The second of the three things was the most important to me because it stressed the fact that we need to hear directly from Millennials so we can better understand what they want and how they feel.
I’ve been guilty. I stand before an audience and tell them what Millennials are like, how they behave (in general) and what they want. I do get much of this directly from Millennials and a lot of it from research, articles, etc. What you really need is to hear it directly from them.
Here’s a quote by an IBM executive from the article: “I still don’t get how middle aged men on stage can tell us what Millennials want. Surely we should hear this from real Millennials?”
Rather than listening to us older, non-Millennial male and female consultants tell you what Millennials want, why not ask them yourselves?
Host some roundtable discussions at your firm. Put an older partner at each table with several Millennials and begin gathering information. Ask specific questions and just listen.
One of the first things that caused me to focus on Millennials was a statement from a Millennial panel at a conference several years ago. The young man said: “I have an 18-month old daughter at home. Bath time is important to me. At my current firm, I can go home for dinner and bath time and then work for several hours after she goes to bed. That’s why I joined this firm.”
“The simple act of paying positive attention to people has a great deal to do with productivity.” – Tom Peters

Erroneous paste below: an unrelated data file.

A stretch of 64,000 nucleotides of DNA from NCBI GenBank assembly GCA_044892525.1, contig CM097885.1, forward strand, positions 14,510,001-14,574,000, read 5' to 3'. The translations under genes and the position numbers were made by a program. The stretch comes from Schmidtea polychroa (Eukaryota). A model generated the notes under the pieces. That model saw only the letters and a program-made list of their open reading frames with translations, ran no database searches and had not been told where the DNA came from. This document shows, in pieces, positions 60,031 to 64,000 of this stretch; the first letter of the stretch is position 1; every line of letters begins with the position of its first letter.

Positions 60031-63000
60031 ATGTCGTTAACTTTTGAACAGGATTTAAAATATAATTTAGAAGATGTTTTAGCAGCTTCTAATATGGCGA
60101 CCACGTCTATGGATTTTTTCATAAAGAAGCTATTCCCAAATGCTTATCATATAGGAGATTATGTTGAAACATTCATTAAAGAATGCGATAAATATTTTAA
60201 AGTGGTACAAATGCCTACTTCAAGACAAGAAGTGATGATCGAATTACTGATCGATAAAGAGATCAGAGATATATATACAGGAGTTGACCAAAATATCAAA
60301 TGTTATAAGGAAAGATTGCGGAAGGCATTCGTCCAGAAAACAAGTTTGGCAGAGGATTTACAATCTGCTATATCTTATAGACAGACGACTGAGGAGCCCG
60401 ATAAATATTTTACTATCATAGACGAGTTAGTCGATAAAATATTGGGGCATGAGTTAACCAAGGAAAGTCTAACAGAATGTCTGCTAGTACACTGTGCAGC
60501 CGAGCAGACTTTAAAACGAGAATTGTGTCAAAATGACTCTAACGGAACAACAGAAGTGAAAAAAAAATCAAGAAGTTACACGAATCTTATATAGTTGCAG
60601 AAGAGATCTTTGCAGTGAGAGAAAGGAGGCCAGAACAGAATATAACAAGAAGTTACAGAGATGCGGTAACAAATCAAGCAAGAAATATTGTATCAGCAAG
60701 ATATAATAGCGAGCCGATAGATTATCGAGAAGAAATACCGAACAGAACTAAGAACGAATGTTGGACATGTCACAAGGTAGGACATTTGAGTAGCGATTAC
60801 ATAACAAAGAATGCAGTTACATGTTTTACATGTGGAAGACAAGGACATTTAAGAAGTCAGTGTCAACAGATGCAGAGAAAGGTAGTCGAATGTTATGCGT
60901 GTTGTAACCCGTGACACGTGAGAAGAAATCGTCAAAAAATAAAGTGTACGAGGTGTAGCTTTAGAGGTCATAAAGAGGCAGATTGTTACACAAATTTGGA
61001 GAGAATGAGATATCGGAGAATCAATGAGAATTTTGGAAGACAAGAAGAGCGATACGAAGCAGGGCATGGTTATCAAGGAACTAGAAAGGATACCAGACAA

Yesterday, I blogged about flexibility. Since it is such a popular topic, I wanted to continue to provide information to you today.
Isaac O’Bannon, Managing Editor of CPA Practice Advisor, in a recent post tells us that many firms really do offer flexibility. If your firm does not, it’s time to learn more about it and begin making some changes.
Here’s O’Bannon’s take on the rules:
As long as you comply with RULE #1: Get the job done. It is also recommended that you comply with RULE #2: Be damn good at your job, consistently. Oh, and RULE #3: Be responsive to your boss, your clients, and anyone else you do business with or for- so that it’s just like you were in the office.
Here’s some firms that made Fortune’s list of the 50 Best Workplaces for Flexibility. #1 was Ryan, an international tax firm. Other accounting firms on the list: PwC at #12, Plante Moran at #27 and DeLeon & Stang at #30.
You absolutely must have the discipline not to hire until you find the right people.